The Coconino National Forest’s Engineering Crew began work yesterday on Forest Road 618 – sometimes known as Beaver Creek Road – to repair drainage systems damaged by recent heavy rains and flooding. The public should expect delays of up to 30 minutes as sections of the road are temporarily closed for public and crew safety.

Work will take place on a 5-7 mile stretch of the southern portion of the road, starting from the junction with Hwy 260. Crews plan to be on site from 7:00 a.m. to 5:30 p.m. Mondays through Saturdays. The entire project is expected to take approximately two weeks. 

The road will be open to through-traffic outside of operating hours and on Sundays. To avoid delays during operations, visitors to areas such as Bullpen Recreational Area, Bell Trail, Wet Beaver Canyon, Bull Pen, Walker Basin, V bar V Heritage Site and Beaver Creek Campground can use the north entrance of FR 618 accessed via the interchange for I-17 and State Route 179.

For more information on this and other Forest Service news please visits our website at www.fs.usda.gov/coconino or call the Red Rock Ranger District at 928-203-2900.

 

 

 

 

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September 15, 2014

Town of Clarkdale

 

Clarkdale's Sustainability in our Backyard

 

The Community and Economic Development Department is sponsoring the second Sustainability in our Backyard Event on Saturday, October 18th from 8:00 a.m. to 1:00 p.m. at the Town Center at 19 N. Ninth Street. This event is focused on celebrating community and individual wellness and will feature a variety of vendors offering assistance in maintaining a sustainable town and a sustainable lifestyle.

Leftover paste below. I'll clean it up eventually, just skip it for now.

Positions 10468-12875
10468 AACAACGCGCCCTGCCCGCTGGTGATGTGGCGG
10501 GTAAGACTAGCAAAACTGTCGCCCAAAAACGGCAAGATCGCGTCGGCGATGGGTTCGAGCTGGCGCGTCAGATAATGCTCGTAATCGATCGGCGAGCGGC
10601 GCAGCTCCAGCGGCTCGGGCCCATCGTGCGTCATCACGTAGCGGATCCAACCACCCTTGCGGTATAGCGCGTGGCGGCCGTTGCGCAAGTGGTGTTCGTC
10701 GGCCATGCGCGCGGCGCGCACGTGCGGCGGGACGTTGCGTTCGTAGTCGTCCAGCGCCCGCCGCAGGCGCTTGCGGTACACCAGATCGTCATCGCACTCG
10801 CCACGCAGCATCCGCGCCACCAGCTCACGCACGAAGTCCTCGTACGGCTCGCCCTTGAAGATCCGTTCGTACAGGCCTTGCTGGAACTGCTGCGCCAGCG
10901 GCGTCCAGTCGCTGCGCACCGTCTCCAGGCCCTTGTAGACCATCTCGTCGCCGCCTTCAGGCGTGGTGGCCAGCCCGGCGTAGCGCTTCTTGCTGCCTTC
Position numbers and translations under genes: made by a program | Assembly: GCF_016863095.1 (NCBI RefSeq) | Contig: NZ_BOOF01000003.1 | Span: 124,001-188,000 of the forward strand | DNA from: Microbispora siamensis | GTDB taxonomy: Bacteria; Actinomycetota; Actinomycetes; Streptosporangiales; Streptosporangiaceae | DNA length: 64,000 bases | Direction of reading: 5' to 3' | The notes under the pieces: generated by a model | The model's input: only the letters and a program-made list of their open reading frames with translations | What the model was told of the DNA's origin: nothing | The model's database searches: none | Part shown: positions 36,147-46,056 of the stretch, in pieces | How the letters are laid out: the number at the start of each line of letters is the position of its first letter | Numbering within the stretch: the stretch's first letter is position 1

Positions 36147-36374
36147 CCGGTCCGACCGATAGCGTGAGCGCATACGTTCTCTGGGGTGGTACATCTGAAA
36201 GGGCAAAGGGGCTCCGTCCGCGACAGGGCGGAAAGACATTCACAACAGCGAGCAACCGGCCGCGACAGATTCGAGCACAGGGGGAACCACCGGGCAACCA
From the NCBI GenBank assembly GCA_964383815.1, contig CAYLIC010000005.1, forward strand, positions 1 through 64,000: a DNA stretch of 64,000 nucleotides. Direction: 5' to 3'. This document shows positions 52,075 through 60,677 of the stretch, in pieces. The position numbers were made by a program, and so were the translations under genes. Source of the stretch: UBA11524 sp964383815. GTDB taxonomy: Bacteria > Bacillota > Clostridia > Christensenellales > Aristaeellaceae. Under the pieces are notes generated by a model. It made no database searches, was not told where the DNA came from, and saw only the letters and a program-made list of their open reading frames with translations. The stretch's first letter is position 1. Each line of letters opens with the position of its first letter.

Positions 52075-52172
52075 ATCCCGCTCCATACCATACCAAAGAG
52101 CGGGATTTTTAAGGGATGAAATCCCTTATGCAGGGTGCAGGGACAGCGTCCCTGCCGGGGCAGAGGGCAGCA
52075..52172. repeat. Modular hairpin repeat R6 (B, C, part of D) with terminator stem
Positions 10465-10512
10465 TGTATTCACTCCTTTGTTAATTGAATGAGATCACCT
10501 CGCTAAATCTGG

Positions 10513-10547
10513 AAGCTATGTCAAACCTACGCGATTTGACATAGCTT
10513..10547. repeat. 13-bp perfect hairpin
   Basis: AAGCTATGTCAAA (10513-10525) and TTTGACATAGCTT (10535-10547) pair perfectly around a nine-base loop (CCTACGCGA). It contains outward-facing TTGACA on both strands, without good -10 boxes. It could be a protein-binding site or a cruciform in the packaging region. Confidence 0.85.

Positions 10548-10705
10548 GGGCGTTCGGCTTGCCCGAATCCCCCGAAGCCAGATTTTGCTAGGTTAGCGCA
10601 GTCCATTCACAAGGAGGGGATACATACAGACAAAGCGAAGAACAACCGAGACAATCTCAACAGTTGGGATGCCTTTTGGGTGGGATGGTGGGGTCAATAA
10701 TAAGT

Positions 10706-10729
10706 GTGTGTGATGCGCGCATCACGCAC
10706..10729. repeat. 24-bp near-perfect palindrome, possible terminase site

WestTech Recyclers will be collecting e-waste, and Sedona Recycling and Patriot Disposal will have information about the waste stream and reducing and recycling. APS will be demonstrating the effectiveness of solar power. Salt River Materials Group, a leading promoter of sustainable products and practices, will also be in attendance.

Check out the Town of Clarkdale’s website for a list of items accepted as e-waste: www.clarkdale.az.gov.

Yavapai College, Spectrum Healthcare (formerly Verde Valley Guidance Clinic), the Verde Valley Senior Center, United Way Services, Friends of the Verde River and Community Legal Services will have information available on their programs supporting our local neighborhood.

In addition to these community focused participants, the Arizona School for Integrative Studies will be offering free massages and a Qigong master will be available for demonstrations to help you relax and find inner balance.

Free vendor spaces are still available. Contact the Community Development Department at (928) 639-2500 to sign up or with questions.

Join us on October 18th to reduce, recycle and refresh!

Questions should be directed to the Community Development Department at 928-639-2500.

 

 

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September 15, 2014

City of Sedona

 

Music Together® Classes for Children Begin October 1

 

Sedona Parks and Recreation is pleased to offer Music Together® classes this fall. Beginning Wednesday, October 1, 2014, these 45-minute classes, from 10 a.m. to 10:45 a.m., will take place once a week for a ten-week session at the Recreation Room located within Posse Grounds Park.